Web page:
Wednesday, June 23, 2010

The San Jose Sharks - An Update

Now that the playoffs are over, I need to discard any animosity I have for the Chicago Blackhawks and congratulate them on their Stanley Cup win. It was deserved, they played very well, and not to mention, up until their win, the Blackhawks had the longest Cup drought out of any active NHL team - 49 years.

Now the 2009-2010 season is over, preparations for next season begin. Before I get into the current details, I would first like to congratulate the San Jose Sharks on their twentieth anniversary! For longtime Sharks fans like myself, I am sure we all remember those days of trekking all the way to the Daly City's Cow Palace to catch the first two seasons of hockey while the then-named San Jose Arena was being built. Silicon Valley hockey fans owe it to the Sharks for creating one of the country's most loyal and exciting sports franchises, and to further illustrate my point, San Jose can now be accurately called a hockey-loving "fin"atical home base! Since the Sharks came into prominence, new teams and even new ice rinks have been springing up all over the Silicon Valley and the Bay Area. Ice hockey went from unusual to mainstream.

Although the Cup has yet to come to San Jose, the team's promising results, stemming from many consecutive playoff entrances in the top-seeded position and the willingness to form a strong group of players, make that current dream a very possible reality in the near future. General Manager Doug Wilson, himself an ex-Shark (also the franchise's first Captain) with a very respectable NHL career, has been making great decisions, and as long as he remains at the helm, fans can expect great things out of the Sharks.

This, of course, brings us to some vital updates made between the playoffs and today. Despite the 2010 NHL Entry Draft taking place this weekend, where the Sharks have the 28th pick in the first round, there were a couple of big decisions that took place, as many of you fans know, with (expected) mixed emotions.

The first of which, and to me the most significant (and emotional), was the Sharks' decision not to re-sign star goaltender Evgeni "John" or "Zhenia" Nabokov, who as of now is an unrestricted free agent. Nabokov was originally picked up by the Sharks (the only NHL team he has played for) in the 1994 draft, although he never played until 2000, when he eventually replaced Steve Shields as the main goaltender of the team. As the starting goaltender, Nabokov had a very impressive campaign, putting up high save percentages and wins, helping lead the Sharks to consecutive playoffs.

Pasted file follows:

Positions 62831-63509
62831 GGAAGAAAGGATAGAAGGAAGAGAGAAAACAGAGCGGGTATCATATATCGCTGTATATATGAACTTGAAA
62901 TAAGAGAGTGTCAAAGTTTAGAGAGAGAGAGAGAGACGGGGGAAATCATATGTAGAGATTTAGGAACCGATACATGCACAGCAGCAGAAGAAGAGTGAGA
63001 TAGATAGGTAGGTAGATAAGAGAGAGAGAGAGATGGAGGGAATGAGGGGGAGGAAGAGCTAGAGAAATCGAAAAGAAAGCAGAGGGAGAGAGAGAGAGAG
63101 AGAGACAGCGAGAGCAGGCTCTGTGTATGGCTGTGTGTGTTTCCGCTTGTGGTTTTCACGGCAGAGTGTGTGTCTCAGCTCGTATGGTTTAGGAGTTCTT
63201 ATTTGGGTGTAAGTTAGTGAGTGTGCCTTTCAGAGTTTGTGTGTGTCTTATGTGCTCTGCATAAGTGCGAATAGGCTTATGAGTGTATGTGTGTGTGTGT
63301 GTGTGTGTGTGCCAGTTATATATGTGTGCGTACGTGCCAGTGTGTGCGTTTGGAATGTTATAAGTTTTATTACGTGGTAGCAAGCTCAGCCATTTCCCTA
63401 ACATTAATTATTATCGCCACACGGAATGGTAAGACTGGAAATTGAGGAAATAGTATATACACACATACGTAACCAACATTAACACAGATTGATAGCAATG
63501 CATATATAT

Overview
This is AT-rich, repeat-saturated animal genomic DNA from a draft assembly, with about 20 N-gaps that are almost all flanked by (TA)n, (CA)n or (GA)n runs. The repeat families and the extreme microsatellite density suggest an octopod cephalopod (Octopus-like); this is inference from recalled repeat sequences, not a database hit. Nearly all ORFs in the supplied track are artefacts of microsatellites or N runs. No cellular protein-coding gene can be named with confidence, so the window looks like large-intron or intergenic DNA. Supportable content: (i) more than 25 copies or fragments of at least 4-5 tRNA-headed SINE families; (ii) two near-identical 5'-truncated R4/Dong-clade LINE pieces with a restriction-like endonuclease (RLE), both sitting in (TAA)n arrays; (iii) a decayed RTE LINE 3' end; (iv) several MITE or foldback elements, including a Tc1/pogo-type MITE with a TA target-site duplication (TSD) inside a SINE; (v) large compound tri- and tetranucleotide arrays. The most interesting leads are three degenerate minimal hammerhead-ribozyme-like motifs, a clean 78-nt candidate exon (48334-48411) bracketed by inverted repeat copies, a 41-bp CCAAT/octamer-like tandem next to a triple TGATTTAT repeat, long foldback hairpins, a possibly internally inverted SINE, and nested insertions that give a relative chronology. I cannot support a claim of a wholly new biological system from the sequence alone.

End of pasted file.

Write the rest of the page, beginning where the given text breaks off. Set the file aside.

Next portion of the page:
Although it is hard to justify the means for trading Nabokov, there is a lot of talk about the salary cap hindering the ability to pay him, one of the NHL's best netminders. While some critics peg his inability to play in clutch situations, namely the playoffs, most of this criticism comes from frustrated fans who fail to recognize the great many fantastic saves he does make. Overall, however, there is a general outcry from loyal Sharks fans, the great majority of which claim he will "truly be missed." That is true. We will all miss you, Nabby!

The second piece of news came a couple weeks ago when Sharks' team captain and defenseman Rob Blake announced his retirement from hockey. Blake is mainly noted for his leadership both on and off the ice and his long campaign as captain of the Los Angeles Kings and his Stanley Cup win in 2001 with the Colorado Avalanche. He had a stellar NHL career, complete with multiple All-Star appearances, selection for the NHL First All-Star Team (in 1998), and winner of the prestigious defenseman award, the James Norris Trophy, also in 1998.

Thank you, Mr.Blake, for making your last great season in San Jose. We are honored to have had you here!

As new decisions and updates take place, I will try to keep them updated here. Thank you to all of you loyal fans who have supported and will continue to support your San Jose Sharks!

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